But don’t worry. In that case, I have some more effective solutions for you below. Keep reading!
Applying Baking Soda Paste
Baking soda needs no introduction when it comes to using it as a cleaning agent. Be it burning stains inside a microwave or a thick layer of sticky mess, baking soda hardly fails to solve our problems.
It works as strongly as an abrasive cleaner. But it’s mild enough to take off the sticker residue without harming your leather.
How should you apply baking soda on a sticker residue?
For using it to remove the sticker residue, you need to make a paste following a 3:1 ratio of baking soda and water respectively.
After making the paste, put a thin layer on the sticker residue and leave it on for about an hour. Any longer than that might cause discoloration on your leather.
After that, wipe away the baking soda putting pressure on the adhesive layer. With a few gentle rubs, hopefully, the sticker layer will come off.
Vinegar is another popular cleaning ingredient used worldwide. It can be used to treat grime layers, remove flarp out of carpet, as well as adhesive layers.
Usually, the above methods are enough to successfully clear a leather surface of sticker residues. But if you still have some of that sticky mess left, you can apply vinegar to it.
Take a cotton ball and dampen it with vinegar. Then rub it on the sticker residue. Keep on rubbing for a few minutes for the adhesive to disintegrate and come off.
Applying Non-Acetone Nail Polish Remover
Nail polish removers work wonders when used to remove stubborn grease layers or stains. But there’s a catch.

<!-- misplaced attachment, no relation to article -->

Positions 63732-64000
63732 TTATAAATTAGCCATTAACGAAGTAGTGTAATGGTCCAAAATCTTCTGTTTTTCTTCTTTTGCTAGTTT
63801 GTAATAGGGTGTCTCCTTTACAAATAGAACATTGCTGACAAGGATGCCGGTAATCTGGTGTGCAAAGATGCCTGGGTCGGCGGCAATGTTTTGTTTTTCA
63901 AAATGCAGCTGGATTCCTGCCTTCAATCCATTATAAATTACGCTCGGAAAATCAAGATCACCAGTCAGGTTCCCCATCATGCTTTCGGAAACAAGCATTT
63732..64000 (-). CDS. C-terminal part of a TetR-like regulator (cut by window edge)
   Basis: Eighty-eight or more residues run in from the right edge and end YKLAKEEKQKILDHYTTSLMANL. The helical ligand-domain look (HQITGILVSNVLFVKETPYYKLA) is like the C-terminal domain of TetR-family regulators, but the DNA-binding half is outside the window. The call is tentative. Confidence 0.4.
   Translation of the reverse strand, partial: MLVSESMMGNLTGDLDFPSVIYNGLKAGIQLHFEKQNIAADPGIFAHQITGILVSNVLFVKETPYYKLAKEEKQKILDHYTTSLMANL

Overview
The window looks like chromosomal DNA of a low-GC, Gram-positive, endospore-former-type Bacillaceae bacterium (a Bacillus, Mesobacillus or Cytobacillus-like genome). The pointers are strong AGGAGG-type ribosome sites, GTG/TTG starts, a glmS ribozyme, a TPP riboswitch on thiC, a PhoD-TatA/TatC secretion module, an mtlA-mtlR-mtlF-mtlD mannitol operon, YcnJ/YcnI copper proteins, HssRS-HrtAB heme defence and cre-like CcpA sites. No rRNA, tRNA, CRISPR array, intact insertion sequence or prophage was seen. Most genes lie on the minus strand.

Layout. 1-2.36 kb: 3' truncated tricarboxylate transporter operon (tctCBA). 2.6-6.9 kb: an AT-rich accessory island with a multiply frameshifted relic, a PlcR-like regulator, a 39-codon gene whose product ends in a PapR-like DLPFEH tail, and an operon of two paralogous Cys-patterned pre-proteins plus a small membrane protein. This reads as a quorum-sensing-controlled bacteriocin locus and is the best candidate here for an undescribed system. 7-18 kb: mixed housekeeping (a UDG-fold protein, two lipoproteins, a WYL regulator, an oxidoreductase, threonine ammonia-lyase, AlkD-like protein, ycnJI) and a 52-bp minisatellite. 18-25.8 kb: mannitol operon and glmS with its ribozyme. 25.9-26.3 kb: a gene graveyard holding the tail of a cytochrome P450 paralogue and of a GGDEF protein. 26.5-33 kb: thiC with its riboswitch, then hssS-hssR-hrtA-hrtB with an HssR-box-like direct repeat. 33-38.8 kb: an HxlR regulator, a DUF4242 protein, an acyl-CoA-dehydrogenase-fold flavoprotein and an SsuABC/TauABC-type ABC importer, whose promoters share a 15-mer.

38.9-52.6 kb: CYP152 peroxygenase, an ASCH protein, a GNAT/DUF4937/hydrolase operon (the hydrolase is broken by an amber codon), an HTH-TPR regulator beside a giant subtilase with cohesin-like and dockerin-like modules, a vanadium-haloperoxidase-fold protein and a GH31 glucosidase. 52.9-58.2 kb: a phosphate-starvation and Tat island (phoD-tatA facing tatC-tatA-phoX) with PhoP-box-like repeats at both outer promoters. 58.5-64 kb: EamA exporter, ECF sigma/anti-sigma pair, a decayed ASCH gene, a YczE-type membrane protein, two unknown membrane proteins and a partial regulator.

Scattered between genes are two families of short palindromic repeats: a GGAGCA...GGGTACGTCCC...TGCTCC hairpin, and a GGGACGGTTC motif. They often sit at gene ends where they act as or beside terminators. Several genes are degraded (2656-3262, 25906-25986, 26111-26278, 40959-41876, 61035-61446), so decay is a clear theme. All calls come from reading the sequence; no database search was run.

The nail polish removers mostly popular as a cleaning agent are the acetone-based ones.
Acetone can severely harm your leather item if used for removing sticker residue. But there are non-acetone removers out there, which are gentler than acetone but still quite helpful.
In case you weren’t successful with any of the above-mentioned methods (which is quite unlikely) consider this your last resort. And with this one, you can undoubtedly get rid of every last bit of the sticker residue.
If you’re not familiar with the non-acetone nail polish removers, here are some of my recommendations:
Take a cotton ball and pour a sufficient amount of remover into it. Then rub it on the sticker residue until all the sticker residue is gone.
Question: Is it okay to use commercial adhesive removers like Goo Gone on leather?
Answer: No it’s not! Commercial adhesive removers can be way too harsh and ruin leather objects.
Question: What does acetone do to leather?
Answer: Acetone ruins the structural formation of leather and dissolves every component added to it during the tanning process.
Question: Does cleaning with rubbing alcohol ruin leather?
Answer: Yes! Using rubbing alcohol to clean leather surfaces should be avoided at all costs.
I guess it’s time to end our discussion regarding how to remove sticker residue from leather.
I’ve tried to provide the simplest and the most efficient methods of getting rid of adhesive layers from leather surfaces.
Hopefully, you’d be able to apply these methods and get the expected results. And if this article has helped you, do check our other DIY content.